***********************

Don’t be wary.

Even if you do not have a rigorous research paper – you still have an important role in ISMAR 2009.

If you have developed a cool AR tool, app or game, or -

if you have conceptualized an interesting AR idea, or even-

if you just had a vision of the killer AR app  – we want to hear from you!

Don’t wait for the May 16th deadline – you can’t afford to. Submit your proposal today.

**********************

Send your proposals to:

Gudrun Klinker, Blair MacIntyre and Hideo Saito

Science and Technology Program Chairs (Science@ismar09.org)

Blair MacIntyre

Art and Humanities Program Co-Chair (Humanities@ismar09.org, Art@ismar09.org)

Jay Bolter

Humanities Program Chair (Humanities@ismar09.org)

Jarrell Pair

Media Program Chair (Media@ismar09.org)

Charlie Hughes

Tutorial Chair (tutorials@ismar09.org)

Christian Sandor

Laboratory Demonstration Chair (Demos@ismar09.org)

Sean White,

Research Showcase Chair (Showcase@ismar09.org)

Larry Davis

Innovation Exhibition Chair (Exhibits@ismar09.org)

Christopher Stapleton

Interim Workshop Chair (Workshops@ismar09.org)

Daniel Pustka

Tracking Contest Chair (Tracking@ismar09.org)

We want to hear from you!

As a member of ISMAR’s Media track committee – I hereby vow to emphatically review every single proposal in the media track. Your voice must be heard.

The Making of ARf: Me, My Dog and i-Phone

Blair MacIntyre sent me a nice proof of concept of an augmented reality virtual pet running on an iPhone.

So I thought, why not write about “the making of ARf”?

Shot a couple of questions to Blair and he conveniently turned it into a well structured interview. Thanks Blair!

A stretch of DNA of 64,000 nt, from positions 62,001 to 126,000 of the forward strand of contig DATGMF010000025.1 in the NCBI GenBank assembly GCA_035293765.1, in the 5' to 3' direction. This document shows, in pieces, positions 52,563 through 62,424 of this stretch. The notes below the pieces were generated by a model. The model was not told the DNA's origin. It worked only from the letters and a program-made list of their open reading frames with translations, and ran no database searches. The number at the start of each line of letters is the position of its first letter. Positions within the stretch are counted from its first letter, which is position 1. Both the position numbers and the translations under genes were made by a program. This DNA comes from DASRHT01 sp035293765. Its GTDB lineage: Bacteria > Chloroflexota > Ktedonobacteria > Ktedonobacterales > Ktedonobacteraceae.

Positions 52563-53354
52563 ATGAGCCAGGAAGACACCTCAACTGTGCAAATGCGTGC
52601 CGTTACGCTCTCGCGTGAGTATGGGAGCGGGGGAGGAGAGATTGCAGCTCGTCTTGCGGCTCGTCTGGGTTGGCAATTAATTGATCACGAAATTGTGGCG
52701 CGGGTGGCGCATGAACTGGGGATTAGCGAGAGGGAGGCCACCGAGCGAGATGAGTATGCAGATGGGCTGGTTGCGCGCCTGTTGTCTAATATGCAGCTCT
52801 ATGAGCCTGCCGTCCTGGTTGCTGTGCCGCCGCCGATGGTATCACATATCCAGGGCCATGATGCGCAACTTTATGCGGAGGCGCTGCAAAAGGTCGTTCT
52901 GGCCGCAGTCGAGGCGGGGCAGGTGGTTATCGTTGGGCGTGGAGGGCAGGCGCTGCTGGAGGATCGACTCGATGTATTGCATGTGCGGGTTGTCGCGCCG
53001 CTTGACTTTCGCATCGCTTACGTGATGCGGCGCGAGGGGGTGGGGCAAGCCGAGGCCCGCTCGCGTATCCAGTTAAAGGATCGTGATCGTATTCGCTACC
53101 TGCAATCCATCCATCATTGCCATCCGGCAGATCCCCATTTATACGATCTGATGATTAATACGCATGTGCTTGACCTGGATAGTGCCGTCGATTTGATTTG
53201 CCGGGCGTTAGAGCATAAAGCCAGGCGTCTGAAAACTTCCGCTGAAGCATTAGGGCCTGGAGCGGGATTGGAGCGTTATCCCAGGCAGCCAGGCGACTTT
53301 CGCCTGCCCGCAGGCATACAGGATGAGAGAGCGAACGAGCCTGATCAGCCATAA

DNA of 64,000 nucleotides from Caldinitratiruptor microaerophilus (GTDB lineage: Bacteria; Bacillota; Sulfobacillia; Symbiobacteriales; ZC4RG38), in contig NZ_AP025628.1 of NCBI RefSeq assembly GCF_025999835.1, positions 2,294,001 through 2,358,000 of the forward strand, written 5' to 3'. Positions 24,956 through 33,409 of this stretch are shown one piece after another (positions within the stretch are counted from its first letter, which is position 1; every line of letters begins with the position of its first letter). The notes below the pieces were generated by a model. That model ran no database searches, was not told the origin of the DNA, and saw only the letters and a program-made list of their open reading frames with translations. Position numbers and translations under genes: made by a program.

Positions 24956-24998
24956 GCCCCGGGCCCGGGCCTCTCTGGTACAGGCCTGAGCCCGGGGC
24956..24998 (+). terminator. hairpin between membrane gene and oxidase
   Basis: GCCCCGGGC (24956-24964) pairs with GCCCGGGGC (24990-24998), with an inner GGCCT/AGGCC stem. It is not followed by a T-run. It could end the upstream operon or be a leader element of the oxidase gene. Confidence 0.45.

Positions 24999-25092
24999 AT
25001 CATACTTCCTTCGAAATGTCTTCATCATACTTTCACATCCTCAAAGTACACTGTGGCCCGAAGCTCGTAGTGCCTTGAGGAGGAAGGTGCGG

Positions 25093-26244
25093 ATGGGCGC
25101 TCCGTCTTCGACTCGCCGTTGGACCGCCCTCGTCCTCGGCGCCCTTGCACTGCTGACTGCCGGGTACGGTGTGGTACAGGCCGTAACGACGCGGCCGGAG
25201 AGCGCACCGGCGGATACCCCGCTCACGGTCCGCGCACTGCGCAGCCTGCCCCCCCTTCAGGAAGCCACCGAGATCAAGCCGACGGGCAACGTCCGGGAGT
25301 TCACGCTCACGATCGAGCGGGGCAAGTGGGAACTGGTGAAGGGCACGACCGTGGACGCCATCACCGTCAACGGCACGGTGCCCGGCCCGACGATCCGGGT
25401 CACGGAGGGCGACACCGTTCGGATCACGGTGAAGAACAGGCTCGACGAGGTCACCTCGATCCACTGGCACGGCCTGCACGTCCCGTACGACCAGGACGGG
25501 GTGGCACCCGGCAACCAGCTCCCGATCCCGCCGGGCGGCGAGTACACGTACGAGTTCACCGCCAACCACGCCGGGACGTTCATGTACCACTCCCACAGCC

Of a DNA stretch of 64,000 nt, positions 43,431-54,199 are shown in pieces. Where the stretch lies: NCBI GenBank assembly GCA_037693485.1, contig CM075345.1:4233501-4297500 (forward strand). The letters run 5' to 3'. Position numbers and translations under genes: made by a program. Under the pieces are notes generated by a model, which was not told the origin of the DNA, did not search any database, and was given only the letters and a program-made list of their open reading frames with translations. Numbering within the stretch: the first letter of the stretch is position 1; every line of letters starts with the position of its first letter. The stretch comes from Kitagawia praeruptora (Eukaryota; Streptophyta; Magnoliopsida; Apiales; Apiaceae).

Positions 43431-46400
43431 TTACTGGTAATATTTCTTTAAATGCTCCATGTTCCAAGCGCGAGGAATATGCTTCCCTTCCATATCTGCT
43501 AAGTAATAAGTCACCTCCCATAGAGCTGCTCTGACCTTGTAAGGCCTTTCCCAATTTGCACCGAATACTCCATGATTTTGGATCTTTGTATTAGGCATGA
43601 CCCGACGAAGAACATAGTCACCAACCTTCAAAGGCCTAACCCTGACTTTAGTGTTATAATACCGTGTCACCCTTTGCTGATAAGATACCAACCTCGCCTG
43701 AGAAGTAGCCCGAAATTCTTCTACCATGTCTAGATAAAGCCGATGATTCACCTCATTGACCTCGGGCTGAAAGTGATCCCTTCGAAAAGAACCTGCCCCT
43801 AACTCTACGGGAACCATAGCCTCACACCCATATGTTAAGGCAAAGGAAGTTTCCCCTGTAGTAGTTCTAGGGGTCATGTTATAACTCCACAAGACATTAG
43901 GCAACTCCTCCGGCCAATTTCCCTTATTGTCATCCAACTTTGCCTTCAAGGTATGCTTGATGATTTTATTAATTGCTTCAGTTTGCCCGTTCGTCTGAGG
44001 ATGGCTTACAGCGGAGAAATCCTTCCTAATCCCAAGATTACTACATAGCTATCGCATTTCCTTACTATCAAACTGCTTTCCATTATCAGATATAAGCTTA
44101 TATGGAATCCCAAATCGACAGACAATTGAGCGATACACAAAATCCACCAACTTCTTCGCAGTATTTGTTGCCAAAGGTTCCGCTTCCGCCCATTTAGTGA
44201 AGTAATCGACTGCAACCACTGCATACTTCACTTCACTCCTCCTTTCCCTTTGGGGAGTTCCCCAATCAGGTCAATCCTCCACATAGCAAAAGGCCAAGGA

Here it is for your edutainment.

games alfresco: Hey Blair, I’d like to write about ARf in my blog.

Blair: Great! :)

games alfresco: Is there anything beyond the video that I could share?

Blair: We (my student Kimberly Spreen, really) did this relatively quickly.  She figured out how to get video [on an iphone], and we’d been thinking about doing a virtual pet game for quite a while, so we decided to implement some of the ideas to test out the iPhone.

games alfresco: Could you share a description of the current features?

Blair: Right now, you can interact via the touch screen, and by moving the markers.  Kim did a nice little implementation of multi-marker tracking where you can just add new markers as you feel like and don’t need to preconfigure the multi-marker layout.  You can interact with the dog by touching it (touch its nose and it jumps up to lick, its tail and it chases it, rub its back and it rolls over to let you rub its tummy) or by touching the ground to send it somewhere.  If it gets near its water it drinks, near the other dog it plays, or near a smudge (that you put on the ground by rubbing the ground) it sniffs it (alas, the smudge looks like a little “pile”, which works, but wasn’t the intent).

games alfresco: Plans for a full game?